Is climate resilience possible in a world of borders?

We govern deforestation, agriculture, and biodiversity within our own borders. But unchecked sovereignty may be a mistake.

Is climate resilience possible in a world of borders?
Adoption of Paris Climate Agreement (UNclimatechange)

In January 2008, global rice prices shot to record highs. Shipping costs, a multi-year Australian drought, and erratic weather in Asia choked yields. In producer countries, the fear of dwindling stockpiles prompted the governments of India, Vietnam, Brazil, Egypt, and elsewhere to halt exports, safeguarding their own supplies but propelling prices up to four times higher than normal.

This meant trouble for countries reliant on foreign rice. Senegal, for example, has depended on grain imports since the 1800s when its French colonizers steered Senegal’s agriculture toward cash crops like peanuts, and instead imported rice from France’s Asian colonies. In 2008, the impact of these past decisions was civil instability: people protested against political leaders as many could not afford rice.  

For most outside observers, this was bad enough, yet when the scarcity ended we quickly forgot about the crisis. But to Ariadna Anisimov, a postdoctoral researcher at the Institute of Development Policy at the University of Antwerp, this example is a quintessential case of “transboundary climate risk” that the world is ill equipped to handle in the future. For her, the link between climate change and societal instability couldn’t be clearer.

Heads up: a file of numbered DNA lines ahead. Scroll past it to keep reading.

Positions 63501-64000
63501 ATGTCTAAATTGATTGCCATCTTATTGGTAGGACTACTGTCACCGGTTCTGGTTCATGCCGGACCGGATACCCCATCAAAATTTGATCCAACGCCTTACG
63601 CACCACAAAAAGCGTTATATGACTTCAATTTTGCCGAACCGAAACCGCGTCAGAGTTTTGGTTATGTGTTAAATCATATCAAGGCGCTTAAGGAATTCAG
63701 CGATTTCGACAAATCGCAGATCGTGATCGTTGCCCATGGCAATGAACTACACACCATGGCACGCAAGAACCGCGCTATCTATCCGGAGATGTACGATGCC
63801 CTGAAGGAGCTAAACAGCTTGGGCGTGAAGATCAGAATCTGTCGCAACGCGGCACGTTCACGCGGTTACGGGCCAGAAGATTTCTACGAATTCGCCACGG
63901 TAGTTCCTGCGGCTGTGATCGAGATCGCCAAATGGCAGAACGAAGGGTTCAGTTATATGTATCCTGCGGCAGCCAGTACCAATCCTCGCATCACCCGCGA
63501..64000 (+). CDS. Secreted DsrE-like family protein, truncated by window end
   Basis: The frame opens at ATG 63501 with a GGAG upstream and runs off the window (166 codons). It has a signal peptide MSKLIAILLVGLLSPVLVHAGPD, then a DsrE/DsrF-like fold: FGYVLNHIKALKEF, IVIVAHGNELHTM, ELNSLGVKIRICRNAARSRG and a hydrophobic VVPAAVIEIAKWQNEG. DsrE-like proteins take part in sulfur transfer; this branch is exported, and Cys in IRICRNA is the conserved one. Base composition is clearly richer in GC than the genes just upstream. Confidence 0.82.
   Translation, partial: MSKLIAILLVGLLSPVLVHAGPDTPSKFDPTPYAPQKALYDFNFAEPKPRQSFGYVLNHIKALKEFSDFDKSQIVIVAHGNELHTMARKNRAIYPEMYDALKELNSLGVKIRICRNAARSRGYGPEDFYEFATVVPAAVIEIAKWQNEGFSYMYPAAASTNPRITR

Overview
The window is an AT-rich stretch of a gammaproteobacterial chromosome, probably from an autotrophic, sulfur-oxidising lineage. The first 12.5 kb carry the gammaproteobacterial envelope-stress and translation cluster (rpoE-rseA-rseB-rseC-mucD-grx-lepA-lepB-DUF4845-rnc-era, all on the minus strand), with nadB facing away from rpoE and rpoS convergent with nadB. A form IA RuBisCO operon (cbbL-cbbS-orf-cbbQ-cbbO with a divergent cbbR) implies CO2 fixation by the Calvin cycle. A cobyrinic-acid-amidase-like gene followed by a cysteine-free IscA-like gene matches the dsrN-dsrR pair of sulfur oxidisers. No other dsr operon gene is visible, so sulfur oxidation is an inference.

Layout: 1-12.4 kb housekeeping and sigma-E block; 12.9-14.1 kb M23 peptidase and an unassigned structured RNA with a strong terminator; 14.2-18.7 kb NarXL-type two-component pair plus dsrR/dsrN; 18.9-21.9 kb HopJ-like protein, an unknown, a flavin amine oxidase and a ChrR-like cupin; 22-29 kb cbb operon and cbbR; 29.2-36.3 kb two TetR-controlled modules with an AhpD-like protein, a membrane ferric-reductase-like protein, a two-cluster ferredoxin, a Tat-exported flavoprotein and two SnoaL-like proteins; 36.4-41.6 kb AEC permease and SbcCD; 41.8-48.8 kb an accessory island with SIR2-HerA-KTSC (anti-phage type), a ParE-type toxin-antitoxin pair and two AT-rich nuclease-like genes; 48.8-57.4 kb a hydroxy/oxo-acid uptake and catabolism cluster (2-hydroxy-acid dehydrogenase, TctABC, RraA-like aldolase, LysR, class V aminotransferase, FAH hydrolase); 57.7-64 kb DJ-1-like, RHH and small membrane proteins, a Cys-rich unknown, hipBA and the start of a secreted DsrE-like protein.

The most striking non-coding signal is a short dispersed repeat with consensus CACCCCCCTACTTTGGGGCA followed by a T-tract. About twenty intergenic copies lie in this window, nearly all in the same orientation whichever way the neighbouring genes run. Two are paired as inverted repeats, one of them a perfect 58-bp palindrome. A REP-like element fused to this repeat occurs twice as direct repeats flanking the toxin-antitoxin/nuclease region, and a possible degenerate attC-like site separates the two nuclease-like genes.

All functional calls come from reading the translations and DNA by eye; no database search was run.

Photo by Sandy Ravaloniaina on Unsplash

What makes the cautionary rice tale prototypical is its demonstration of not just the tangled web of climate and livelihoods around the world, but also the global consequences of domestic policies. Export bans shielded the producer at the expense of the market. For an importing country like Senegal to become self-sufficient in rice, they’d need major agricultural changes. But climate change was already affecting farmer’s yields through more variable rain and more salt in groundwater; and irrigating with river water remained both a touchy subject with neighboring countries and flooding risk.

“Rivers have been shifted, and turned, and irrigated to make barrages and hydropower,” Anisimov told me. “There's always competing interests between the upstream and the downstream communities, and they have a lot of cascading effects, especially because rivers cross borders.”

Climate change's drivers and hazards don't obey borders, yet the laws and regulations meant to control them are confined within national boundaries. So how do we reckon with the fact that necessary climate action may be incompatible with how our entire world is organized?